This year's General Assembly had about 60 pieces of legislation relating to education.

Ed leaders detail what they consider legislation highlights

Jarek RutzEducation, Headlines

This year's General Assembly had about 60 pieces of legislation relating to education.

This year’s General Assembly had about 60 pieces of legislation relating to education.

With the 2023 General Assembly session ending in June, educational advocates are cheering the legislature’s action on early education, mental health support and transparency relating to school boards.

One leader, though, would like to see bills that focus on letting parents know clearly and precisely what’s happening in the classroom, starting with easy to find proficiency ratings.

About 60 bills related to education were passed this session.

Here’s what stood out to three of the state’s educational leaders:


The Rodel Foundation of Delaware partners with policymakers, the private sector, nonprofits and practitioners to make systemic changes that can improve students’ lives.

Madeleine Bayard, vice president of Rodel, said this year’s legislative session was a carryover from 2022’s. 

2022 EDUCATION LEGISLATION: Reading, teacher retention top successful 2022 education bills

“They had a strong focus again on education with more continued investments in high-needs student populations, opportunity funding and continued investment in mental health,” she said.

Delaware’s ongoing focus on the teacher shortage was illustrated, she said, when Gov. John Carney established a 9% increase in educator pay for the 2023-24 school year. 

That increase is specific to the state share of educator pay. The state funds about 70% of what teachers and other school workers take home. Local districts fund the remaining 30%. 

CARNEY ANNOUNCES RAISES: Carney to raise teacher salaries 9% starting in 2023-24

“We know we need to do more to keep up with Maryland and other surrounding states to recruit and retain teachers,” Bayard said, “but the investments in the budget in educator salaries and in early childhood were some of the most significant improvements.”

Maryland has passed legislation that would bring the starting salaries of teachers to $60,000 by July 1, 2026. 

This prompted the state to create the Public Education Compensation Committee, which met throughout the 2022-2023 school year.

The 15-person committee has spent the year reviewing Delaware’s educator compensation structure and its ability to compete with other states to attract teachers.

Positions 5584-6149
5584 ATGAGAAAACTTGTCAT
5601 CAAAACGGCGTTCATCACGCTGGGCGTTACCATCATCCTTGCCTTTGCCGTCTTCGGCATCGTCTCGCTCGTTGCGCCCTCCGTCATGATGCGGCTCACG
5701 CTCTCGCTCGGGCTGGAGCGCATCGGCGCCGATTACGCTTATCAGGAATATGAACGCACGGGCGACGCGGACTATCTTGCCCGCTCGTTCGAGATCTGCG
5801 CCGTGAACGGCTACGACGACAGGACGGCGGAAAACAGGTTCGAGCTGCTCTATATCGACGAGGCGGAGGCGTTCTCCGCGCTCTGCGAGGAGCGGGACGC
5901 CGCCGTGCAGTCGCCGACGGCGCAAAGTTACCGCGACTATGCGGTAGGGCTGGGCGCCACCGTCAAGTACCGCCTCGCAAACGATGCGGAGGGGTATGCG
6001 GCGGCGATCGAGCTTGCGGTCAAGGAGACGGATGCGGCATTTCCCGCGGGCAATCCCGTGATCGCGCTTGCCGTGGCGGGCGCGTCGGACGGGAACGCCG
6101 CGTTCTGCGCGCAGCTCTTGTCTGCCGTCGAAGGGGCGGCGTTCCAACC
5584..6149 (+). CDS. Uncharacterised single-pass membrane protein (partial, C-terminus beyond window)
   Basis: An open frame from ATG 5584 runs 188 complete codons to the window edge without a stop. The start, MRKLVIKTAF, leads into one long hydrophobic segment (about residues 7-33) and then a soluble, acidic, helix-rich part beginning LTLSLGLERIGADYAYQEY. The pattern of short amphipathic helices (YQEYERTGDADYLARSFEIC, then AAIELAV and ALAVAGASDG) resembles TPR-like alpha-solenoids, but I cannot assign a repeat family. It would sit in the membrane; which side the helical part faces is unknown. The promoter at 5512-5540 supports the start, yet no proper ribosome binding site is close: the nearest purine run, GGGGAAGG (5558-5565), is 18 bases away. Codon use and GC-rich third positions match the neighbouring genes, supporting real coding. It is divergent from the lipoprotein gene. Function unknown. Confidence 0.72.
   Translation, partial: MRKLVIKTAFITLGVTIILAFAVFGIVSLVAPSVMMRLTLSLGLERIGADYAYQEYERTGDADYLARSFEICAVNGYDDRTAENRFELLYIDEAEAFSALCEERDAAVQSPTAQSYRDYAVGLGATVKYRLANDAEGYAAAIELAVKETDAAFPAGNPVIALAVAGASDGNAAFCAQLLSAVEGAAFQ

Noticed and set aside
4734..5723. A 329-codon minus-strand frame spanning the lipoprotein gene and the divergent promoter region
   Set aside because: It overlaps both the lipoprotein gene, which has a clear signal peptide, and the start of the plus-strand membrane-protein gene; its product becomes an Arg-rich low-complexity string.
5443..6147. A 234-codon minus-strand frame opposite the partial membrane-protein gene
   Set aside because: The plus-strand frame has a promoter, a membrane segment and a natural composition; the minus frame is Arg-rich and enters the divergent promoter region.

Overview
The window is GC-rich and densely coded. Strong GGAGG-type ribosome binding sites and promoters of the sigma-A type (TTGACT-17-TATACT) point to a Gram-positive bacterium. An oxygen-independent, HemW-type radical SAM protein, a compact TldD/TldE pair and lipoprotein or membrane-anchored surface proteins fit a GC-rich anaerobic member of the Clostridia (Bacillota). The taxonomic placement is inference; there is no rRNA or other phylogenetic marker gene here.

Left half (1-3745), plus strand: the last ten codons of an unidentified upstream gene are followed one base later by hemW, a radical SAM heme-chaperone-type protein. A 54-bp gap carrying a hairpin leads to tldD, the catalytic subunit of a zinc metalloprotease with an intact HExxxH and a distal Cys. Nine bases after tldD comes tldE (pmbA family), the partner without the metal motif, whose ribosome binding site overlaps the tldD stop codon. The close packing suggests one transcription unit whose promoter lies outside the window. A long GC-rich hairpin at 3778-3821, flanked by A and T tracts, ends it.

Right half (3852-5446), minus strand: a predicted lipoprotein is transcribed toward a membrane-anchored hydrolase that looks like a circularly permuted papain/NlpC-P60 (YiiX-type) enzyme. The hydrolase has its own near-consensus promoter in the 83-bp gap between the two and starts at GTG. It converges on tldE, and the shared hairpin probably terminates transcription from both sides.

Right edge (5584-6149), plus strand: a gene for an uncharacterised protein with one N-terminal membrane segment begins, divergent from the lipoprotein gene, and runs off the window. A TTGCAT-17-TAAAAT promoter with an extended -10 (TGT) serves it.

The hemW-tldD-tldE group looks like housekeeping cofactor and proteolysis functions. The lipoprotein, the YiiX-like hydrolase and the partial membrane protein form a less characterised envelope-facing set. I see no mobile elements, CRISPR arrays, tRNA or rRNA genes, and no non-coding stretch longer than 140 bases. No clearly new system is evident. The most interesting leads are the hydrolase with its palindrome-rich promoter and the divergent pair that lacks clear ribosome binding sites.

In March, it voted to bump Delaware’s starting salary for teachers to $60,000 gradually over the next four years. 

PLAN TO GET TEACHERS TO $60,000: Heated debate ends in vote to raise teacher pay over 4 years

Bayard applauded the state for allocating more funds for education in fiscal year 2024’s budget than this year’s budget. 

There’s three highlights of early childhood investment in this legislative session, Bayard said:

  • Doubling the funding for state-funded pre-K

The state will now allocate $12.2 million to the Early Childhood Assistance Program in order to serve more 3- and 4-year-olds and to provide programs with more resources.

The program is a state-funded early care and education program for eligible families, including those whose income is equal to or below the federal poverty level, families with children in foster care, families with children experiencing homelessness, and families with children with documented delays or disabilities.

  • Bringing the purchase of childcare subsidy up to the benchmark by investing $10 million more

New rules change the eligibility for those who use the state’s Purchase of Care program. It helps low-wage workers afford child care so they can continue working.

Now those who make up to 200% of the poverty level can take advantage of the state program, and the change is expected to double the number of children who will have access to childcare.

FOCUS ON EARLY CHILDHOOD: Report: Despite early childhood ed gains, some kids need help

Specifically, families in Kent and Sussex counties benefit from the investment because there are far fewer early childhood facilities in those areas than in New Castle County. Childcare services can cost parents more than $20,000 a year to enroll their child into.

  • Increasing funding for special education pre-K

This was done through House Bill 33, sponsored by Rep. Kim Williams, D-Marshallton and chair of the House Education Committee.

The legislation changes the current ratio of 12.8 students per education unit to 8.4 students per unit for preschoolers three years and older. That ratio had been in place for 20 years.

That change went into effect July 1. 

It’s also the time students with disabilities in kindergarten through third grade will get the same funding change thanks to a 2021 law that aligned funding for students with disabilities for pre-K with kindergarten through 12th grade. 

HB 33 DISCUSSION: Preschool special ed. funding bill draws staffing, money concerns

With the lower ratio, the state is ponying up an additional $4,438,304 in fiscal year 2024, $4,768,463 in fiscal year 2025 and $5,114,978 in fiscal year 2026. 

“Those were really exciting and things that advocates have been fighting for for some time, so it’s exciting to see that response from the legislature,” Bayard said. 

Bayard also pointed to the development of a teacher pipeline.

“Bringing the apprenticeship model into education is exciting and we’ve seen bills the last few years to build teacher residencies,to build grow-your-own programs,” she said. “Getting an earn-and-learn model for somebody who can be working, getting benefits and a salary, and also be working towards teacher certification is really exciting and something a number of other states have done but we’re excited to see that kicking off in Delaware.”